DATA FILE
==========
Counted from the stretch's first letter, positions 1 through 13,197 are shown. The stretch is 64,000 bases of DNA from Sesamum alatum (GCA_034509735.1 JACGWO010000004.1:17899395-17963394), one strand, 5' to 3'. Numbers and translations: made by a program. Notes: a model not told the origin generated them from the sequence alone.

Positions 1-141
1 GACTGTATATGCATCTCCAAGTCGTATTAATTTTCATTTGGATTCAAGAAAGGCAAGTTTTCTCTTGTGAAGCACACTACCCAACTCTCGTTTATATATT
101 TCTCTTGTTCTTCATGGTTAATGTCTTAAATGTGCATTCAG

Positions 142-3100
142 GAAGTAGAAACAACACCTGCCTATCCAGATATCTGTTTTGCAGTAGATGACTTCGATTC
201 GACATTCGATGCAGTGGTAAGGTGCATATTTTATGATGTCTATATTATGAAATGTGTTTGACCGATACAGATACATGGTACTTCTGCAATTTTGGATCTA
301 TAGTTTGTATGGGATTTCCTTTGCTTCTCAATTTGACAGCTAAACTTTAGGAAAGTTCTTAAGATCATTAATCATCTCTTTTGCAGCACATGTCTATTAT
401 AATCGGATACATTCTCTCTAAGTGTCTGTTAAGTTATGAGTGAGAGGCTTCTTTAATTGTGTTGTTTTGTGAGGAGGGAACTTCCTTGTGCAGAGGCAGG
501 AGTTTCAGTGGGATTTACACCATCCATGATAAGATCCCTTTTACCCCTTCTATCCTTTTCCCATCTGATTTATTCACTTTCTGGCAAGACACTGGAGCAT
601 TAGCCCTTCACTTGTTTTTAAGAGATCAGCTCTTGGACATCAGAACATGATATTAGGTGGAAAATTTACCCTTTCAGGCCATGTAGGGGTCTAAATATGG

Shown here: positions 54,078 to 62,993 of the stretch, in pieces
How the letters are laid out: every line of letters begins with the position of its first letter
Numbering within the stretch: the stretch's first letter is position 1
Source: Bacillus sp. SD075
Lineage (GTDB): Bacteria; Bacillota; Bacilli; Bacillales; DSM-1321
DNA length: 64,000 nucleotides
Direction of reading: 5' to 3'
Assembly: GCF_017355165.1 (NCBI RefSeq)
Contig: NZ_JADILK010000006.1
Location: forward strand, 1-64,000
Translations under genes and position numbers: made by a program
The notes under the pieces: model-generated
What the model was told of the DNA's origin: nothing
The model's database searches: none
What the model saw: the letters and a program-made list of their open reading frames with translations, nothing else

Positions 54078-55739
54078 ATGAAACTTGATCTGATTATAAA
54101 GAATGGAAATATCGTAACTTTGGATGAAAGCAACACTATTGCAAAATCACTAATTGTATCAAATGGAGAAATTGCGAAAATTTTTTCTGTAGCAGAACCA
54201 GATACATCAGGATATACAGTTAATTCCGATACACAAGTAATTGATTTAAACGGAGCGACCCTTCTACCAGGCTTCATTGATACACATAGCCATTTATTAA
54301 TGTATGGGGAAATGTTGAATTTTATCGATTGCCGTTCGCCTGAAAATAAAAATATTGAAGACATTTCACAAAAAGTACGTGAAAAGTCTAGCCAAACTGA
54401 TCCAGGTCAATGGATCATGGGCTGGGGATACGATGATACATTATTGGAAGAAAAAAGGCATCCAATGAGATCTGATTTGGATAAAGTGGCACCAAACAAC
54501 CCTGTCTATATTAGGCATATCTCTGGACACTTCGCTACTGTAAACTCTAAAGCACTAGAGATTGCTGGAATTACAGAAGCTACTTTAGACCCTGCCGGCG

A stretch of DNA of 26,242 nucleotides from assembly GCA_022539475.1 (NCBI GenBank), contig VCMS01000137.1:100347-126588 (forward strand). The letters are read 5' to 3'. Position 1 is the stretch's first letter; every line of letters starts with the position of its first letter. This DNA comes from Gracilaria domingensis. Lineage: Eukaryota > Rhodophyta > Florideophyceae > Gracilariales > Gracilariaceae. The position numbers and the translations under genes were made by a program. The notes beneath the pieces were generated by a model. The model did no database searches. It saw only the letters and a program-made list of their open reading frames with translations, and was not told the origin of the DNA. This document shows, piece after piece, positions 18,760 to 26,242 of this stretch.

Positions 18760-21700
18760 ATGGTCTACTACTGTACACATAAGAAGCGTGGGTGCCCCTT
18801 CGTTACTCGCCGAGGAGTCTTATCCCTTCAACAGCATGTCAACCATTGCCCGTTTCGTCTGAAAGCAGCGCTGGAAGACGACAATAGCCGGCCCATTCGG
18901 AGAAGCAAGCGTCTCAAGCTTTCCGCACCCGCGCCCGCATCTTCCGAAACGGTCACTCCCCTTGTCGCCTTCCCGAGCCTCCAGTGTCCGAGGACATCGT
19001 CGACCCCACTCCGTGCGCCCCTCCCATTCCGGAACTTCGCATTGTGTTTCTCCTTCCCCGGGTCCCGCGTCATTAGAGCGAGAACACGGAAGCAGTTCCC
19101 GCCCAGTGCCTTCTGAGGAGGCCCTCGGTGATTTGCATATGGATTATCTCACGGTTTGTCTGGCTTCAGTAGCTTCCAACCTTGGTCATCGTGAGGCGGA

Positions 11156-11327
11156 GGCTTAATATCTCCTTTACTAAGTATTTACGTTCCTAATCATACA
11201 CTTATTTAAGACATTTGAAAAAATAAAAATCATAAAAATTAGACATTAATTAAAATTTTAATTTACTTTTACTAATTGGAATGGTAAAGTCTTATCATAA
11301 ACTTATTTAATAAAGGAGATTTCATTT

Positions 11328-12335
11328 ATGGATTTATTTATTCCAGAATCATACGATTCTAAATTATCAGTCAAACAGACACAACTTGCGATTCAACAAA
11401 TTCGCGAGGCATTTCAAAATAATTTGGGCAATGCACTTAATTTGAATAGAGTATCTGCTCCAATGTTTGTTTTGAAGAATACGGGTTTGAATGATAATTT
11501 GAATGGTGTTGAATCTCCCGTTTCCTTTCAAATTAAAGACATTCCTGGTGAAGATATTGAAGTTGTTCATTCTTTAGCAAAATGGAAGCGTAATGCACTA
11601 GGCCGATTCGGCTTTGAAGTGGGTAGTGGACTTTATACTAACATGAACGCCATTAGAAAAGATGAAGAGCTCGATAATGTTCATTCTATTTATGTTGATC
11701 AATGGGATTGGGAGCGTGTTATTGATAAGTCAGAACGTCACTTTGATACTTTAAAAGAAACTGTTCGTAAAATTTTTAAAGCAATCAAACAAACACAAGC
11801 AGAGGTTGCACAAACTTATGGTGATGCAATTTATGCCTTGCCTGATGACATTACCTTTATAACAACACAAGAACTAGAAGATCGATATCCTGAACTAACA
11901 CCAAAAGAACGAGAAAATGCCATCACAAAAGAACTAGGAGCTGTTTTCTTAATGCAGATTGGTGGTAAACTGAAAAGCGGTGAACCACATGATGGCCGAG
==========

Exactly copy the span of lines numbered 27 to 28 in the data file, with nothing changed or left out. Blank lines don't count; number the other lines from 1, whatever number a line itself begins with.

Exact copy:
Positions 54078-55739
54078 ATGAAACTTGATCTGATTATAAA